Conjuring Arts Research Center – Grand Opening in NYC

Researching Magic News and History

The New York Sun reports
this morning on the opening of the Conjuring Arts Research Center” described as
the “only publicly accessible, fully staffed, nonprofit magic library in
America.”

The new library is set just south of historic Herald Square in the heart of
the city that never sleeps.

Harry Houdini later in life expressed interest in starting a magic school and
library in the city. A century later, founder William Kalush has accomplished
this vision.

Want to know which illusionist first sawed a person in half or which
Albany-born magician performed for Abraham Lincoln’s guests at the White House?
You now have a central place to find answers to such questions, after making an
appointment to visit.

Mr. Kalush said he hopes the center will draw writers, historians,
collectors, scholars, enthusiasts, film producers, and performers who are
seeking to study the history of magic and its vibrant connection to the
present.

You can see the collection online at http://www.conjuringarts.org.

The new library boasts tons of old books — over 9,000 volumes covering magic
history, bibliographies, even fiction works related to magic.

Of peculiar interest to us (and frankly all of our interests could be
described as “peculiar”) is the collection of “instruction sheets, scrapbooks,
magicians’ correspondence, manuscripts, and other primary source material.”

The mission is noble: Mr. Kalush believes “You shouldn’t have to be a rich
collector to read material about magic history.” The goal is the scanning and
cataloging of “every magic book, letter, broadside, interview – in short,
everything related to magic.”

The article does not discuss whether there will be any restriction on access
to prevent the merely curious from learning important magic secrets. We do note,
however, the advisory board includes magicians, magic students, and David
Blaine.

The library/center wants to network with universities, museums and other
educational facilities.

Financial backers of the institution are designated by their support-level
with names from famous card magicians such as Charlier, Hofzinser and
Erdnase.

Benefactors receive special access to “Ask Alexander” billed by the center as
“the most comprehensive magic history database ever assembled.”

Michael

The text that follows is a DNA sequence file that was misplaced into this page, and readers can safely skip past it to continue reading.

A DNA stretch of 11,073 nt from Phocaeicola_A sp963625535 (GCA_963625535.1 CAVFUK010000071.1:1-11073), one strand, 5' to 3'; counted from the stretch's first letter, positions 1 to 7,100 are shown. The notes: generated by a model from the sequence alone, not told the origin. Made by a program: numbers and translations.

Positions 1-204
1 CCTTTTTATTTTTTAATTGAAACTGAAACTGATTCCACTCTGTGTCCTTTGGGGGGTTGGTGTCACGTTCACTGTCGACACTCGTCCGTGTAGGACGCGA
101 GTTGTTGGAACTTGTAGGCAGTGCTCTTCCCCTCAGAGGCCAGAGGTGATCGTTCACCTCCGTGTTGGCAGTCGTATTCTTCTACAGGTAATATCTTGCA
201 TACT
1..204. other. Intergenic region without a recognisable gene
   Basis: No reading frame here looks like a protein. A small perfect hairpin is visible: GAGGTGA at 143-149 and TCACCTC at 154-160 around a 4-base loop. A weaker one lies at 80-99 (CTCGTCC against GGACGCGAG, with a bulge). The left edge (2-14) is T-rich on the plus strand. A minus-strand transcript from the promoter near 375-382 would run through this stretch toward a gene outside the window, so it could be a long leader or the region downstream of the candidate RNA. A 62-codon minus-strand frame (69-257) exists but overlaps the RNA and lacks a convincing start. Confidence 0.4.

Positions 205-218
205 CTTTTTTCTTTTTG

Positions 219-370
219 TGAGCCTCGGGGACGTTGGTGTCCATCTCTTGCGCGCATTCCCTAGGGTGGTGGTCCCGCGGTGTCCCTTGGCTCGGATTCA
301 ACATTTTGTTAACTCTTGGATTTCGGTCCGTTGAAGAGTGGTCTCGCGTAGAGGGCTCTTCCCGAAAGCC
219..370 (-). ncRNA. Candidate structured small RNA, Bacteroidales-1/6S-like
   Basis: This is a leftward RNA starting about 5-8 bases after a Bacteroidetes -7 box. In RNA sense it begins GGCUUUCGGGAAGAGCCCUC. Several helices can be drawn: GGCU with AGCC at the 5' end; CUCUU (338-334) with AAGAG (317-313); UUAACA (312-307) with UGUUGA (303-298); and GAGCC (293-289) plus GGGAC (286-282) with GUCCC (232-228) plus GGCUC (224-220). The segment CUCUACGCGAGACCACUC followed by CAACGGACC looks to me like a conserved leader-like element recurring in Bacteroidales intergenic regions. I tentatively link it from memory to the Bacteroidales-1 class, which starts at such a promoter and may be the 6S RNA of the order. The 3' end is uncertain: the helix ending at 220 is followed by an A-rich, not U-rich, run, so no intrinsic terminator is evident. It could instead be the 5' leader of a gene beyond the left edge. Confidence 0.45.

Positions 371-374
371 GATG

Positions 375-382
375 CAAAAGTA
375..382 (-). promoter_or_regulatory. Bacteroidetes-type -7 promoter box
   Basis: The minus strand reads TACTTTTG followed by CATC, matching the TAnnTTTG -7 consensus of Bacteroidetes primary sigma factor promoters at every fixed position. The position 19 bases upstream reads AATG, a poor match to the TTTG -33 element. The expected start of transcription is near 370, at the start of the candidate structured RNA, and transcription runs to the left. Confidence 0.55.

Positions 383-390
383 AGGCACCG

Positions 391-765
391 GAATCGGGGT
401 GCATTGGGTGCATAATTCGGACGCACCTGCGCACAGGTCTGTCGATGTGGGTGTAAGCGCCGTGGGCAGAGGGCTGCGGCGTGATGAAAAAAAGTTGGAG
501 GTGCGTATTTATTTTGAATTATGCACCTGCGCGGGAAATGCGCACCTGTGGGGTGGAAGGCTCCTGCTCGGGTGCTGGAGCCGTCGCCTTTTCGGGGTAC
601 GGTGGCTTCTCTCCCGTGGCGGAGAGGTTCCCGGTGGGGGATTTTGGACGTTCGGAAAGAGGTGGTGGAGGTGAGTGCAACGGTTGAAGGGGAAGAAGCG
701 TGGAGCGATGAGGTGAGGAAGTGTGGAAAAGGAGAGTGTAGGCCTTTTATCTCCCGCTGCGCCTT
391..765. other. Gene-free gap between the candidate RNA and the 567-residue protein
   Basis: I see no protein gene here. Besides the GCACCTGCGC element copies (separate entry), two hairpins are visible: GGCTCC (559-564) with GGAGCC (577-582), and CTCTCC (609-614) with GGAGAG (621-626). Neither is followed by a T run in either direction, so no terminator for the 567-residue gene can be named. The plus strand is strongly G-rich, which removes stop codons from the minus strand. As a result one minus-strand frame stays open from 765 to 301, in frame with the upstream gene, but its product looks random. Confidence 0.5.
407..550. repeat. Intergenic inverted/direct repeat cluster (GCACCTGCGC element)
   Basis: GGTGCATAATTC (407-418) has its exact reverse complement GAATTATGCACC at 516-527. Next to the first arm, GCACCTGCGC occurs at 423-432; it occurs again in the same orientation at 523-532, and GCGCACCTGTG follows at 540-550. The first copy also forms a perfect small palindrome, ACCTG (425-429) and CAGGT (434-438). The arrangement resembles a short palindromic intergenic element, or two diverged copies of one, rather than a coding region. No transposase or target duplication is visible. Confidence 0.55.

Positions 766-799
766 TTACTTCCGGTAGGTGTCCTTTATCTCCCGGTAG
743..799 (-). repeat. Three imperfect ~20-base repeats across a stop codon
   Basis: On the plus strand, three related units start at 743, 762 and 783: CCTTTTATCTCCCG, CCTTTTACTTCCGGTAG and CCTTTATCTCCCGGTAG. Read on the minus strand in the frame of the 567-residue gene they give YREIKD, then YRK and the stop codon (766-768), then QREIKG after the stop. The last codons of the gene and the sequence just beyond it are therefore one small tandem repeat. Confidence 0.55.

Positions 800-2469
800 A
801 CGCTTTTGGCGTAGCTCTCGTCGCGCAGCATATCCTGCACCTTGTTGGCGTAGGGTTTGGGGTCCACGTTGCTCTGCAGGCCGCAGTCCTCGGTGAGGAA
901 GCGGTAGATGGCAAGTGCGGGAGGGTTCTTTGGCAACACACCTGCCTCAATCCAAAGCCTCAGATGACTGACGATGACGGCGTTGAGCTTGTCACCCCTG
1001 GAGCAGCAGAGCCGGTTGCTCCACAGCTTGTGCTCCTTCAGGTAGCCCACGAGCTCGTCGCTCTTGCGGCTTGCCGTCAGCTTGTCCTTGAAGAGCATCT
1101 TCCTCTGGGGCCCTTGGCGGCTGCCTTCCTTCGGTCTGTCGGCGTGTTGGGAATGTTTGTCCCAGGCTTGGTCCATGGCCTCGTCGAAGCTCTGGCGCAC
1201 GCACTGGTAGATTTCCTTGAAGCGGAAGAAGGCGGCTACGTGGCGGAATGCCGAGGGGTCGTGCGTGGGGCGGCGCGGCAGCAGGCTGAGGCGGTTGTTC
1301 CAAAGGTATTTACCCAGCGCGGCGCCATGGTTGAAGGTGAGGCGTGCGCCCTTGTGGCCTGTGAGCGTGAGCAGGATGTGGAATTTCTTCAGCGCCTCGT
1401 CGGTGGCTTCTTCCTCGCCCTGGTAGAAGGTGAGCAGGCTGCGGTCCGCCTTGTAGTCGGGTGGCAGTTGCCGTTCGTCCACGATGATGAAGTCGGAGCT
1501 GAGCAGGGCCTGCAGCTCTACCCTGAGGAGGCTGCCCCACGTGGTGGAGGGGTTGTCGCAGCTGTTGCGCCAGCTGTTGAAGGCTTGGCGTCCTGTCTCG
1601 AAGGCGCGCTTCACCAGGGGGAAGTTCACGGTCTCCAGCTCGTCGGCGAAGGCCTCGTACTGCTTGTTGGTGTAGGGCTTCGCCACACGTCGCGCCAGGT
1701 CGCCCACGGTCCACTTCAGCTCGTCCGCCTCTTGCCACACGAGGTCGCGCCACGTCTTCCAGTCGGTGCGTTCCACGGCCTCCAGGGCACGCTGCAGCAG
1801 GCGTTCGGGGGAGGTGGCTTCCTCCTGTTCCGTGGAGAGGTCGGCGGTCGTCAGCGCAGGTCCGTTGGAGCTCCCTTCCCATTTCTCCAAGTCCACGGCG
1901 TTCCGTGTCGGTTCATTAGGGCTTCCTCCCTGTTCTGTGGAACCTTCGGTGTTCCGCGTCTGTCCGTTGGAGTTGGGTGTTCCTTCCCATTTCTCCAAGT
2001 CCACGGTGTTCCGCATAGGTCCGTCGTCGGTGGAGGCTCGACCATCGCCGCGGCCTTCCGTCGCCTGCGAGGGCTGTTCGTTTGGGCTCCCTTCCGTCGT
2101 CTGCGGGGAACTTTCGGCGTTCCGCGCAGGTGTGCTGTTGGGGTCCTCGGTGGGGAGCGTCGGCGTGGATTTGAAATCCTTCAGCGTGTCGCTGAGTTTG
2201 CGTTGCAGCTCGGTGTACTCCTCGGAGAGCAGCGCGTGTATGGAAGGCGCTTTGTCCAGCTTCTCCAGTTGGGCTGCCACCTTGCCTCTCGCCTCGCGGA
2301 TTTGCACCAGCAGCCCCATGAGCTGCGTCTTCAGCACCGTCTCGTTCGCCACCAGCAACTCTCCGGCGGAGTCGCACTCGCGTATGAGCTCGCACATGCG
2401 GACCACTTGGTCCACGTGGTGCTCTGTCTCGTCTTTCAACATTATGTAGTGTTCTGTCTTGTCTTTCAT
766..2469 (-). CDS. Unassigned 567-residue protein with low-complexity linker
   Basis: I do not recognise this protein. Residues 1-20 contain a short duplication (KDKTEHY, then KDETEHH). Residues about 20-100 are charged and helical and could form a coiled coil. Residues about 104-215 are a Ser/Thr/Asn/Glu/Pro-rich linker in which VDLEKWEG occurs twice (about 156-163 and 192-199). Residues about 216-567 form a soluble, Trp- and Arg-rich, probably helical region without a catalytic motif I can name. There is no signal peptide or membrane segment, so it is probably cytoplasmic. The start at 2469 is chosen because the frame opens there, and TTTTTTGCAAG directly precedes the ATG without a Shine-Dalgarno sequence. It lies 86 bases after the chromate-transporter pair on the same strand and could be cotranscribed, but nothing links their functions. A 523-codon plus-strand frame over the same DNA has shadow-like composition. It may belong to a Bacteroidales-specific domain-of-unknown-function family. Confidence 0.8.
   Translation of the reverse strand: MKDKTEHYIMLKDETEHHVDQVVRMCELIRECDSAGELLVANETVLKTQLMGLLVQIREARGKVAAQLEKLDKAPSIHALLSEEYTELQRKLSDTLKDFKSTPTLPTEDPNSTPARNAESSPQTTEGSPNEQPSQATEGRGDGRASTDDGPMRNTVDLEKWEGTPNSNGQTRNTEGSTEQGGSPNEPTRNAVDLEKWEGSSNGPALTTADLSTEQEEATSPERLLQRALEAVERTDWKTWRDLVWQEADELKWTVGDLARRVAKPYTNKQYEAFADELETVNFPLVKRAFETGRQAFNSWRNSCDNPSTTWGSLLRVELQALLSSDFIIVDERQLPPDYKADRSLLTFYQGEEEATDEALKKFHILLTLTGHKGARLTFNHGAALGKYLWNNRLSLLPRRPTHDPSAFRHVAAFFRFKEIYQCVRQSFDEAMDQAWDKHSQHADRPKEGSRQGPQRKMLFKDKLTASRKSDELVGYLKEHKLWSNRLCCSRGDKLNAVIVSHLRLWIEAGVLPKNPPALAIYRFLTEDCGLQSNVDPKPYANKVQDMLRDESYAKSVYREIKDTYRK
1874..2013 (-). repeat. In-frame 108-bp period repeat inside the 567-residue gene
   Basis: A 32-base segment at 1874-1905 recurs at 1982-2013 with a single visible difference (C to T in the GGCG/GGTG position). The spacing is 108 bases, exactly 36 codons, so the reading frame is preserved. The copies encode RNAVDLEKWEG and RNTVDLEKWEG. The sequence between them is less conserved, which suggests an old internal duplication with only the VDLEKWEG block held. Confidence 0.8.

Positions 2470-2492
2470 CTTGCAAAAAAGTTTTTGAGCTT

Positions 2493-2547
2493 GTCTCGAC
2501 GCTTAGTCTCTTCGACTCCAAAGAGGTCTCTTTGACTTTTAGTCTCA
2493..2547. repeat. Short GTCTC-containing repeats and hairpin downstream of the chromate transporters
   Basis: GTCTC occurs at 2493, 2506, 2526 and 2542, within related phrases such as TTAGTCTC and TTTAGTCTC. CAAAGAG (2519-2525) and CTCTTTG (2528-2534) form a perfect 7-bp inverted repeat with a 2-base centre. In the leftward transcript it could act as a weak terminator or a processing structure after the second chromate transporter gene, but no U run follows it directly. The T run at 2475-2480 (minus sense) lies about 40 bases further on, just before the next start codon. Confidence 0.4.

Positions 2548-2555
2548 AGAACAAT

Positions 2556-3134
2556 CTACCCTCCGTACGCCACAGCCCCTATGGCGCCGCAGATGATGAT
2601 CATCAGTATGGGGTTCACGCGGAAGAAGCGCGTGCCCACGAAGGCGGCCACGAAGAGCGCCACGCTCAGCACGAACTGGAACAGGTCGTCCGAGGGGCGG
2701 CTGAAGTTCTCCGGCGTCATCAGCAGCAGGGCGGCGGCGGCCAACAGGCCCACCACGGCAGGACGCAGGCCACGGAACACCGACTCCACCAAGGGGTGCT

Close
(in February 2006’s Genii) and Martin Gardner
(in February 2006’s M-U-M) have favorably reviewed the center’s first
publication, Gibeciere. (The links for the first pages of each review are
included here through the Center’s web site).

Read the full article at the New
York Sun here
. Check out the center’s
web site here
.

Skip ahead to see their

Researching Magic News and History

The New York Sun reports
this morning on the opening of the Conjuring Arts Research Center” described as
the “only publicly accessible, fully staffed, nonprofit magic library in
America.”

The new library is set just south of historic Herald Square in the heart of
the city that never sleeps.

Harry Houdini later in life expressed interest in starting a magic school and
library in the city. A century later, founder William Kalush has accomplished
this vision.

Want to know which illusionist first sawed a person in half or which
Albany-born magician performed for Abraham Lincoln’s guests at the White House?
You now have a central place to find answers to such questions, after making an
appointment to visit.

Mr. Kalush said he hopes the center will draw writers, historians,
collectors, scholars, enthusiasts, film producers, and performers who are
seeking to study the history of magic and its vibrant connection to the
present.

You can see the collection online at http://www.conjuringarts.org.

The new library boasts tons of old books — over 9,000 volumes covering magic
history, bibliographies, even fiction works related to magic.

Of peculiar interest to us (and frankly all of our interests could be
described as “peculiar”) is the collection of “instruction sheets, scrapbooks,
magicians’ correspondence, manuscripts, and other primary source material.”

The mission is noble: Mr. Kalush believes “You shouldn’t have to be a rich
collector to read material about magic history.” The goal is the scanning and
cataloging of “every magic book, letter, broadside, interview – in short,
everything related to magic.”

The article does not discuss whether there will be any restriction on access
to prevent the merely curious from learning important magic secrets. We do note,
however, the advisory board includes magicians, magic students, and David
Blaine.

The library/center wants to network with universities, museums and other
educational facilities.

Financial backers of the institution are designated by their support-level
with names from famous card magicians such as Charlier, Hofzinser and
Erdnase.

Benefactors receive special access to “Ask Alexander” billed by the center as
“the most comprehensive magic history database ever assembled.”

Michael
Close
(in February 2006’s Genii) and Martin Gardner
(in February 2006’s M-U-M) have favorably reviewed the center’s first
publication, Gibeciere. (The links for the first pages of each review are
included here through the Center’s web site).

Read the full article at the New
York Sun here
. Check out the center’s
web site here
.

Skip ahead to see their on-line card catalog of
books and resources here
.

This is a very impressive resource for magicians. Their board membership
shows they have serious magicians who we hope will continue their great work but
we also hope they can keep our magic secrets secret from the merely curious.

  

Advertisements

Leave a Reply